Carney Plumbing Heating & Cooling Blog : Posts Tagged ‘Lahaska’

What Are Thermostatic Expansion Valves?

Monday, June 11th, 2012

The thermostatic expansion valve, sometimes known as a TEX, TEV or TXV, is a critical piece to influence the efficiency of your Blue Bell air conditioning and refrigeration units.  A tiny sensor controlling the evaporating phase of process, the valve can have a big effect.

Cool air is manufactured by a re rapid movement of a refrigerant between liquid and gaseous states.  Compound chemicals that are able to do this at a low temperature are compressed and expanded, absorbing and releasing heat at different points along the way.  The TEV controls the flow of the refrigerant into the evaporator coils according to the temperatures of the various ingredients.

Cool Air 101

To condition air, the refrigerant, most often freon or another fast acting, low temp compound, evaporates into a gas that runs through a coil and absorbs heat.  Passing through a compressor, the freon condenses under pressure back into a liquid again and releases the heat, becoming cool enough to chill a party.

Too much freon in the evaporator tube and the pressure is not low enough to expand to gas and absorb heat, working inefficiently for no gain.  Too little freon and the conversion is also ineffective by not reaching the density needed to condense.

There are four types of valves with different benefits for different types of cooling environments.  With its ability to adjust minutely to changing conditions, the thermal expansion valve creates the perfect mixture of pressure and freon for more complicated systems.

At the Starting Gate

An interactive device, the valve senses the evaporator pressure and temperature and adjusts the flow of the refrigerant so as to maintain a given “superheat”, the differ­ence between the refrigerant vapor temperature and its sat­uration temperature.  By controlling superheat, the TEV keeps nearly the entire evaporator surface active while not permit­ting liquid refrigerant to return to the compressor.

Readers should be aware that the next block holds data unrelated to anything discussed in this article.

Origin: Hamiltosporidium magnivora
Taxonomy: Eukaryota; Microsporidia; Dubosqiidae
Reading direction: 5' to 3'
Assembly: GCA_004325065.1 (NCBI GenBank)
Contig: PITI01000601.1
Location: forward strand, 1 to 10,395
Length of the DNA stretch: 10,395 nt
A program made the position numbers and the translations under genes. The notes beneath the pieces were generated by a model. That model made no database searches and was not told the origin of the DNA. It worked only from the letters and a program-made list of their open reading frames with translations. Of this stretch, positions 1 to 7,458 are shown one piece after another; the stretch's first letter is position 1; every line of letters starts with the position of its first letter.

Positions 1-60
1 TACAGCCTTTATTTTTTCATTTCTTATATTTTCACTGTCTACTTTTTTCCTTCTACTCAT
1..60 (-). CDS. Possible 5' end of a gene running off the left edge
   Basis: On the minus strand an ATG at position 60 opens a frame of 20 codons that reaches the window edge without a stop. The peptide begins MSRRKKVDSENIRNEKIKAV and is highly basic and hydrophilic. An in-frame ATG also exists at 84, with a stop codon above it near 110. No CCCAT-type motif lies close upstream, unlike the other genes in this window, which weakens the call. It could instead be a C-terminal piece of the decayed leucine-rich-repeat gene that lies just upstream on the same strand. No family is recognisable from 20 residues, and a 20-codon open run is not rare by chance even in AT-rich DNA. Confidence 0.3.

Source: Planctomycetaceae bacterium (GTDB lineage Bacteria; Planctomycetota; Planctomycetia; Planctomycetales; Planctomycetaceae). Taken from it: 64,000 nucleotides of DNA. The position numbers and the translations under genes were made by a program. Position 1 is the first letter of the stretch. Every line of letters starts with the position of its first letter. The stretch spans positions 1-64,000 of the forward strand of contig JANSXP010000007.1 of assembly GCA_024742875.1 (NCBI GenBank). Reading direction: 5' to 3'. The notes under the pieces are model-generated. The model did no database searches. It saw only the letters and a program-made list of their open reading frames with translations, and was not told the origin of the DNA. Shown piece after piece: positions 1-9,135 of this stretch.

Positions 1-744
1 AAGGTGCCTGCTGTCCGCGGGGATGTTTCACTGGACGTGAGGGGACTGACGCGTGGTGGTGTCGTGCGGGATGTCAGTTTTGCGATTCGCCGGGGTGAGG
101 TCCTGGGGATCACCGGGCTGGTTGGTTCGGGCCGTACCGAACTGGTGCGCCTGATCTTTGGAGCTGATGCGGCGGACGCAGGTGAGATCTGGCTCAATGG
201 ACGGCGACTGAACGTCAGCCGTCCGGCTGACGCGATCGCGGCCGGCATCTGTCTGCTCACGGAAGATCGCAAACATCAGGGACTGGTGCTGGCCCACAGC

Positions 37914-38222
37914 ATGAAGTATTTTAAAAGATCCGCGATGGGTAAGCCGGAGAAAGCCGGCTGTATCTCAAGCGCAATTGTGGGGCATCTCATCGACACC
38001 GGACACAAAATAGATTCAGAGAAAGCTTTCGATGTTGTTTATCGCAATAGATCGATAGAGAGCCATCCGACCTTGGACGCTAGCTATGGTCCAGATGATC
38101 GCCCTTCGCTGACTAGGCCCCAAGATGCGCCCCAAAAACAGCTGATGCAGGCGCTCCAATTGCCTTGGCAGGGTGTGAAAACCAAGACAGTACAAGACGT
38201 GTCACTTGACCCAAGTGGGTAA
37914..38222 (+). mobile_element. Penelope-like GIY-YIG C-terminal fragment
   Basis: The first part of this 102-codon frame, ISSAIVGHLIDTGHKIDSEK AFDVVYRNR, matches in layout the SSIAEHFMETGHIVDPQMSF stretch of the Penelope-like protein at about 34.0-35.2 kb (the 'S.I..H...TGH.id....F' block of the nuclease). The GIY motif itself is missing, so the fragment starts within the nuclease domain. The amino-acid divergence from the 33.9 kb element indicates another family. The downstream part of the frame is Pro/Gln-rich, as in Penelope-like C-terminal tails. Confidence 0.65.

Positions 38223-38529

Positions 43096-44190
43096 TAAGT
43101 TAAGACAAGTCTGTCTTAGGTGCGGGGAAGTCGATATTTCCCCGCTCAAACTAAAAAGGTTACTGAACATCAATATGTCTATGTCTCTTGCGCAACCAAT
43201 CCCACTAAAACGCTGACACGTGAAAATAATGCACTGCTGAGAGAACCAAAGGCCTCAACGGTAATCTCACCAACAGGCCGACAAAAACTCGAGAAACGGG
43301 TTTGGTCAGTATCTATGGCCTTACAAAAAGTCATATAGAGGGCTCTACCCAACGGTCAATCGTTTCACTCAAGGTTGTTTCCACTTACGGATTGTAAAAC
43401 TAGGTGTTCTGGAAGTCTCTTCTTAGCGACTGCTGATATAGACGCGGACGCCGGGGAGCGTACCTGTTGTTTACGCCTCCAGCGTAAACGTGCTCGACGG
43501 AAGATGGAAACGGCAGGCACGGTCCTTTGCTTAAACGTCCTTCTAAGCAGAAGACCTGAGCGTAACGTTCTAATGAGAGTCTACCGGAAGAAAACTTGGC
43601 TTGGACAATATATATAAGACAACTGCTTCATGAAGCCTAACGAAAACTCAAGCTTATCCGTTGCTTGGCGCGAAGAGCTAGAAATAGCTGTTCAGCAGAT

Some valves operate on an electrical impulse from sensors that can measure the temperatures.  Others are open all the time.  The thermostatic expansion valve actually utilizes the pressure between the two sections to open or close itself, regulating flow based on the very same pressure it is designed to moderate.

Like the buildings they comfort, Blue Bell central air conditioning systems are varied and diverse.  There are nearly as many thermostatic expansion valves as there are units to receive them. Call Carney Plumbing, Heating & Cooling today if you need any air conditioning service in the Blue Bell area!

Continue Reading

Quick Tips From Perkasie: How to Save Money on Air Conditioning

Friday, August 26th, 2011

You’ve probably heard once or twice that the cost of running your air conditioner is more than that of any other single electrical device in your Perkasie house. That means you’re spending hundreds and possibly even thousands of dollars each and every year to stay cool. It’s well worth the investment as the risk of not having air conditioning is much too high, but there must be ways to cut the costs, right? With careful attention to how your AC operates and when you use, there are some things you can do to slash those costs. Here are a few of the easiest:

  • SEER Matters – What is this magical acronym you hear so much? SEER refers to how many BTUs your air conditioner can produce with a single watt of electricity. A low SEER device therefore uses a LOT more electricity to produce the same volume of cooling as a high SEER device. Since current devices offer SEER of 13 or higher (some are up to 20+), just about any upgrade will save you money relatively quickly if your current air conditioner has a rating of 8 or lower.
  • Program Your AC – If you have a single point analog thermostat, you’re wasting a LOT of electricity. You’re either paying to cool your house while it’s empty or you’re coming home to a roasting hot living space. Purchase a programmable unit and set the system to 85 degrees when you’re not home. With timers in most digital units, you can tell it when you’ll be home so that you walk into a cool, comfortable space without having to keep it cool all day long.
  • Use the Landscape to Your Advantage – Instead of relying solely on your air conditioner to keep the house cool in the summer, plant some trees and shrubs around the house to block the sunlight. Simply adding some shade to your property can directly reduce how much heat your home absorbs throughout the day and reduce how much your AC unit needs to work to keep you cool.
  • Ventilate Your Roof – A good third of the heat in your home is absorbed directly through the roof. To keep this heat from affecting the rest of your home, install a roof fan that ventilates the excess energy and keeps the attic at a steady temperature. Less heat up top means less cooling needed down low.